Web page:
You can also see whether the conclusion rate has increased or reduced, the length of time it considers contacts to reach that goal, and you can search all contacts to see who did and didn’t reach the goal. ActiveCampaign’s Message Variables is my favorite feature. It conserves me a lots of time and effort, and neither MailChimp nor ConvertKit (upgrade: 9/2020 ConvertKit now has ” bits”) has a comparable function.
Let’s say you have the given name of only a few of your contacts, which is the case with my list. I generally do not need a given name to register to my list, but in some cases I get a given name, such as when someone purchases a product. Would not it be nice to welcome your contacts by name, in the cases when you have it? You can do this, however it’s cumbersome.
I’m also filtering for generic terms added by other systems, such as a dash, or “Guest.” If they have a given name, I state “Hey,” and then their very first name. If they don’t, I just state “Hey there,” (). By building a Message Variable in ActiveCampaign, I can easily alter my greeting according to whether or not I have the contact’s first name.
I developed a variable that’s simply %greeting-hey%. If I have the contact’s name, it shows up in the e-mail. If I don’t have the contact’s name, it defaults to “Hey,”. Where Message Variables truly save me a great deal of time is by allowing me utilize the same automation over and over once again for my webinars, and I can quickly alter out all of the details.
Here are variables for a webinar I run called “Bust Through Creative Blocks.” You can see I have a bunch of different variables here, such as the date and time of the webinar, the cost of the product, offer terms, voucher code, and more. Each time I run a brand-new webinar, I can alter each of these variables to match any schedule changes or deal modifications.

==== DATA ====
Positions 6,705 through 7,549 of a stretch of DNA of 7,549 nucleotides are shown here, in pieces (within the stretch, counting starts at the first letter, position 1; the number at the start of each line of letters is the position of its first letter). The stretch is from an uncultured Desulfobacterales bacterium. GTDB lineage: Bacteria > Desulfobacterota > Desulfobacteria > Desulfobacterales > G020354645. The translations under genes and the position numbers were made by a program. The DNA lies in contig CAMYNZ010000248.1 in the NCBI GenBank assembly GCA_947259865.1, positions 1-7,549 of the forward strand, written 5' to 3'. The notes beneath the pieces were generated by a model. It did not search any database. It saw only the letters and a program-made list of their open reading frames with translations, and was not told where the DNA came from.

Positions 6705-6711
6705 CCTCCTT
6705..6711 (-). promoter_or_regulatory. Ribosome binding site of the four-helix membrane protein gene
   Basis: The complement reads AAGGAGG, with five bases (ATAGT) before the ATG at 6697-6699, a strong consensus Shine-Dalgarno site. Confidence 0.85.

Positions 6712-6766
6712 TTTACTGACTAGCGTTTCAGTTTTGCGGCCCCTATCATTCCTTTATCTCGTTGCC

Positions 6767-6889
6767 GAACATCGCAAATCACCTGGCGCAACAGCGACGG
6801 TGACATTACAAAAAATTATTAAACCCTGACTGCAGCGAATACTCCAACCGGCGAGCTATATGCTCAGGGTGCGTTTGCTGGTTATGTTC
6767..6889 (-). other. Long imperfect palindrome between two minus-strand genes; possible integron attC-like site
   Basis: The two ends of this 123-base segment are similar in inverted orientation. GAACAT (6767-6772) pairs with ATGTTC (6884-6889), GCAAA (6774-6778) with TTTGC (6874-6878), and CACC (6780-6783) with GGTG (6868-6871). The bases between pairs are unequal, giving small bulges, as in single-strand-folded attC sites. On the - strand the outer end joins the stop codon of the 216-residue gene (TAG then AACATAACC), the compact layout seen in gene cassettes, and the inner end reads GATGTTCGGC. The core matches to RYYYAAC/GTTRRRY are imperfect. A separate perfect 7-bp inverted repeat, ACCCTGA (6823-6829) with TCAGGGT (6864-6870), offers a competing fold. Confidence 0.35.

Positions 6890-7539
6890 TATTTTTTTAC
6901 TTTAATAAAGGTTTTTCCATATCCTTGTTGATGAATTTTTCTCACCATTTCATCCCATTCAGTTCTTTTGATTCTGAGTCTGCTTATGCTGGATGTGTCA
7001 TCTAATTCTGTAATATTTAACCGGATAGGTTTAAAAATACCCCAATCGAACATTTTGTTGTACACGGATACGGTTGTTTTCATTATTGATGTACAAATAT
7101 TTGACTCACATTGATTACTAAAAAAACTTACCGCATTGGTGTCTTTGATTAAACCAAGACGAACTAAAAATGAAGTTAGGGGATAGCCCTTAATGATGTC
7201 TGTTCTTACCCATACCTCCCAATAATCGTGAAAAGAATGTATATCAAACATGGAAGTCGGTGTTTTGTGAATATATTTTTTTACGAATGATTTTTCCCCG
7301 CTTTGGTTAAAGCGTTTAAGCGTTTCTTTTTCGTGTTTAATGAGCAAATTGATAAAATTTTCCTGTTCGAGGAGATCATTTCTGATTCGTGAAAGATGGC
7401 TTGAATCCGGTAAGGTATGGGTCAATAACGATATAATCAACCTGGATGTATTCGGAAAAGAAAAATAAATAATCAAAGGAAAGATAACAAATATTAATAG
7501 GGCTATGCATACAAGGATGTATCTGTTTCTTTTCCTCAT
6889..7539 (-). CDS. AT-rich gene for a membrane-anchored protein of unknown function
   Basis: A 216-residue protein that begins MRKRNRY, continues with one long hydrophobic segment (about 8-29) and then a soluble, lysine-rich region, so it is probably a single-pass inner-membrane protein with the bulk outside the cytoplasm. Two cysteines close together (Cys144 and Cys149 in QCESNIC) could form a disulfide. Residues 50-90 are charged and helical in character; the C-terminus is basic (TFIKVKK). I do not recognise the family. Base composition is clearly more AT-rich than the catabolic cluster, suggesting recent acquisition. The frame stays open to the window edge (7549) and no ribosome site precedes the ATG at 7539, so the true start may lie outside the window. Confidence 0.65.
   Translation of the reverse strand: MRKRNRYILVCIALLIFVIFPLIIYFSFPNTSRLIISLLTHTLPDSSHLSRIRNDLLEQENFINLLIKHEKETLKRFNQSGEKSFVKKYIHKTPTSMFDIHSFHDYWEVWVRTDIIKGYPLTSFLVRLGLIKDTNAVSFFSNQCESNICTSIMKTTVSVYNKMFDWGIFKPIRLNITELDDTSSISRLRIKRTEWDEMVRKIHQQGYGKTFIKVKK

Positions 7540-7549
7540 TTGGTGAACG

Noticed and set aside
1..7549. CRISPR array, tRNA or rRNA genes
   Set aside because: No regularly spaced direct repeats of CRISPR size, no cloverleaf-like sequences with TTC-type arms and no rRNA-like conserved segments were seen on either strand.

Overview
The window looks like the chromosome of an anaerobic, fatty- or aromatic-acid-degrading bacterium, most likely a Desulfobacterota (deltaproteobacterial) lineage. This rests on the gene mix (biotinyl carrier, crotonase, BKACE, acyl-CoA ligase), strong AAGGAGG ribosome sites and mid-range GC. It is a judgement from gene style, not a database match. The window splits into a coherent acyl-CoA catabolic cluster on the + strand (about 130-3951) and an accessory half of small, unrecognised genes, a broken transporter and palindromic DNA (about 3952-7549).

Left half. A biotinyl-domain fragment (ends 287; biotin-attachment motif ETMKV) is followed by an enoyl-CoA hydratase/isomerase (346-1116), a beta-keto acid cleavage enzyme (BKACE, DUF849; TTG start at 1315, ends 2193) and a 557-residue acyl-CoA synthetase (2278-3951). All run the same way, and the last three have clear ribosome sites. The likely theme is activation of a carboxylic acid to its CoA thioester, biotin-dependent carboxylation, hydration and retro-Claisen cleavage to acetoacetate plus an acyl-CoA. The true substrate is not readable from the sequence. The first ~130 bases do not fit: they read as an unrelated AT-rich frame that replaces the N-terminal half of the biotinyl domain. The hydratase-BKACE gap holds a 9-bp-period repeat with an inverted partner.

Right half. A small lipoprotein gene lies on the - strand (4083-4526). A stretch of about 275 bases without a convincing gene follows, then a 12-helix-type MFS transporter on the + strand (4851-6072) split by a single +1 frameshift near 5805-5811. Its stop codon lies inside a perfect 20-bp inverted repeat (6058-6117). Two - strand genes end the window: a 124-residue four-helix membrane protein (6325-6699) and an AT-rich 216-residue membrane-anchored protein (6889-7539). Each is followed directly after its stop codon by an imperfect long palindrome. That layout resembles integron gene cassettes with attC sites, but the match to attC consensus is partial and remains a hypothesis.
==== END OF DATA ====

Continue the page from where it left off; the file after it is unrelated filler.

And here it is in an e-mail. This message variable allows me to quickly change out a countdown timer. I did mention earlier that one of the cons of ActiveCampaign is their e-mail modifying experience. I switched from MailChimp, and MailChimp occurs to have the very best e-mail editing experience. I truly like to send simple emails.
I have actually discovered that very tough to do with ActiveCampaign. For awhile, I was editing e-mails in ActiveCampaign’s hybrid editor, which is rather clunky. For a long period of time, I used ActiveCampaign’s hybrid HTML and WYSIWYG editor, which was set off by a standard design template I created. The interface for the HTML editor appears like it was pulled from some totally free open-source job. .
However, adding images is a little a task. You have to pick them from a file web browser. There’s no drag and drop choice. ActiveCampaign’s HTML e-mail editor needs that you compose totally in HTML. The alternative to this, if you wish to have control over the HTML, is to modify pure HTML, with a sneak peek on the side.
Adding images to ActiveCampaign’s rich text editor is a clunky experience. You require separate text boxes for above and below the image. Lately I have actually started using ActiveCampaign’s abundant full-screen editor. They have some good templates, but I still desire to send the simplest e-mail possible. They do have some plain-looking emails, but they have some degree of very little format, which you can’t remove – .
But, with some modifications, I can make my email quite standard. I can make it automatically take up the entire window, and I can fine-tune the typography to be a little larger, and have a little bit more prominent. The most aggravating part of ActiveCampaign’s abundant full-screen editor is adding images. Envision you’ve just typed out a terrific email. .